Voices in the Kitchen: Views of Food and the World from Working-Class Mexican and Mexican American Women
“Literally, chilaquiles are a breakfast I grew up eating: fried corn tortillas with tomato-chile sauce. Symbolically, they are the culinary metaphor for how working-class women speak with the seasoning of their food.”—from the Introduction
Through the ages and across cultures, women have carved out a domain in which their cooking allowed them to express themselves, strengthen family relationships, and create a world of shared meanings with other women. In Voices in the Kitchen, Meredith E. Abarca features the voices of her mother and several other family members and friends, seated at their kitchen tables, to share the grassroots world view of these working-class Mexican and Mexican American women.
In the kitchen, Abarca demonstrates, women assert their own sazón (seasoning), not only in their cooking but also in their lives. Through a series of oral histories, or charlas culinarias (culinary chats), the women interviewed address issues of space, sensual knowledge, artistic and narrative expression, and cultural and social change. From her mother’s breakfast chilaquiles to the most elaborate traditional dinner, these women share their lives as they share their savory, symbolic, and theoretical meanings of food.
The charlas culinarias represent spoken personal narratives, testimonial autobiography, and a form of culinary memoir, one created by the cooks-as-writers who speak from their kitchen space. Abarca then looks at writers-as-cooks to add an additional dimension to the understanding of women’s power to define themselves.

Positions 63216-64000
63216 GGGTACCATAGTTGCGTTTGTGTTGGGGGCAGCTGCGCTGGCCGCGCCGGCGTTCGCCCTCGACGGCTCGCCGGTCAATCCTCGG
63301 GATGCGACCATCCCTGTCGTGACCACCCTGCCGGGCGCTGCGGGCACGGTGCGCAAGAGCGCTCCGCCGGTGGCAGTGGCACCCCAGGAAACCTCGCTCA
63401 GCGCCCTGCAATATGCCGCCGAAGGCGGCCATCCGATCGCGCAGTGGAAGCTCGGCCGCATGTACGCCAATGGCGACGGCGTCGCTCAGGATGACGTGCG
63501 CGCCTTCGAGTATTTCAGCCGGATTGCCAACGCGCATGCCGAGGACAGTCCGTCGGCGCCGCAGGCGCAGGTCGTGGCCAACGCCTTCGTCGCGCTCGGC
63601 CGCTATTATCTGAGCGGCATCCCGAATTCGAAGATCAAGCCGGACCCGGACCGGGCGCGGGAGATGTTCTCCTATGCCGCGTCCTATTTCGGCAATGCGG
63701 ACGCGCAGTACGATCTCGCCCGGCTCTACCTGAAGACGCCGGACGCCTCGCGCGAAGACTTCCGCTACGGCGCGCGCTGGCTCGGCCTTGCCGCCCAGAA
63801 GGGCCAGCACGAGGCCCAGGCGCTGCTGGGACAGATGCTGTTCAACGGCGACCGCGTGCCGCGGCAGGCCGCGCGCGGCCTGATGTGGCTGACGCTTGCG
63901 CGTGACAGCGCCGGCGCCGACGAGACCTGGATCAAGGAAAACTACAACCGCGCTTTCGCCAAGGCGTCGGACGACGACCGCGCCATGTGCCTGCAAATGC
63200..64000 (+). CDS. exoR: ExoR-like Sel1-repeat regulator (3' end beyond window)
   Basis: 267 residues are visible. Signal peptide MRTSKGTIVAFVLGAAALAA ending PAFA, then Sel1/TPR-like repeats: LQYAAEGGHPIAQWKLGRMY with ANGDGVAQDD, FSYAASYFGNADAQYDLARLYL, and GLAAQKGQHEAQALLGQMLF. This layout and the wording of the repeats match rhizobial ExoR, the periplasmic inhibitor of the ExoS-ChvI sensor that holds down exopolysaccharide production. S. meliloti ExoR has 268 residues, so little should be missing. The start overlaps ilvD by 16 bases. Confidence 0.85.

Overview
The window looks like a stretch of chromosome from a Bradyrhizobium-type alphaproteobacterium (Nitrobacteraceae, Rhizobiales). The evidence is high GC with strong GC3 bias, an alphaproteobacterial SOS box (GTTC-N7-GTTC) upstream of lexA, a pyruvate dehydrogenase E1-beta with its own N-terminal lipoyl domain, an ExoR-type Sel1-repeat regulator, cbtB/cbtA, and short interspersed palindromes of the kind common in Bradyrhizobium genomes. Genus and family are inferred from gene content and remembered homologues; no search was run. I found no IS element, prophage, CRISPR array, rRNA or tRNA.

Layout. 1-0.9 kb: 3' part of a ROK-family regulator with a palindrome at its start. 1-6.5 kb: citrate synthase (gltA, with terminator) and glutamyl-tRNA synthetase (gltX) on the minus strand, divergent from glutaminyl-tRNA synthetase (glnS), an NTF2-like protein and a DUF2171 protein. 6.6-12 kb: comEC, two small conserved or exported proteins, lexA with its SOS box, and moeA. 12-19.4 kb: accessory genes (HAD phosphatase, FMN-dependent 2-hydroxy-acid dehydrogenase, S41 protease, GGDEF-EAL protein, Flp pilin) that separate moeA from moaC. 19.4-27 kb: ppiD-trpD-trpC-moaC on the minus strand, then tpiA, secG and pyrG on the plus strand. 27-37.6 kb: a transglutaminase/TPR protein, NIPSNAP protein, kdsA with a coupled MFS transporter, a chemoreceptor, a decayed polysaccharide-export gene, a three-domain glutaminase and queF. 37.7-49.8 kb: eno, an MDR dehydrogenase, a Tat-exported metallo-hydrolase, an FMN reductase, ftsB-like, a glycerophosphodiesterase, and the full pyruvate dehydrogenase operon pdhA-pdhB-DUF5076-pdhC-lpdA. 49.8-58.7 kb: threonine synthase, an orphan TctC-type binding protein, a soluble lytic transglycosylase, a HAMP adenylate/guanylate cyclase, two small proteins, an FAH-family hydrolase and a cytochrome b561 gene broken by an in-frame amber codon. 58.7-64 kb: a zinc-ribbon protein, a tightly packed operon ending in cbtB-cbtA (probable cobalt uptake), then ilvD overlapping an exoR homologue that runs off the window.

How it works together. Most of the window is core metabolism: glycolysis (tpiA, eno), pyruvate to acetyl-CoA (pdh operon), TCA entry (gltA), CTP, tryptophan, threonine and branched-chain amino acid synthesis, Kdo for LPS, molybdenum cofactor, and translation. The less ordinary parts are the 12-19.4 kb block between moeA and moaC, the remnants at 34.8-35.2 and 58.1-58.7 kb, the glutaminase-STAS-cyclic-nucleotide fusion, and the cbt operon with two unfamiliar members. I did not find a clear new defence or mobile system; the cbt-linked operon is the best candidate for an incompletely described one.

Voices in the Kitchen joins the extensive culinary research of the last decade in exploring the importance of the knowledge found in the practical, concrete, and temporal aspects of the ordinary practice of everyday cooking.
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abuelita aesthetics agua Alma Angie Apatzingán art-in-process arte culinario casero artistic Aunt bien body casa cebolla chapter charlas charlas culinarias Chicana chilaquiles chile chiles en nogada chiste chorizo cocina comida Contreras cooking cooks-as-artists cooks-as-writers Cortes cosas create creative culinary art cultural Dinah's discourse Duvi economic enchiladas Entonces epistemology Esperanza Velez everyday expression feminist Flores Garcia viuda gender gusta gusto hacía hago Ibid ideological indigenous Irma kitchen kitchen space kitchen talk knowledge learned Licha Liduvina Velez lives los chiles luego Lupita maize mamá mano Maria Luisa marido masa meal Meredith metate Mexican mole mother nixtamal Nuevo Laredo poblano pones pozole Practice of Everyday practices Puebla pues quotidian cuisine recipe salsa sauce says sazon senses sensory-logic sexual share smell social speak story tamales taste tenía things tion tortillas traditional Vasquez Villicana viuda de Melo voice woman Yaya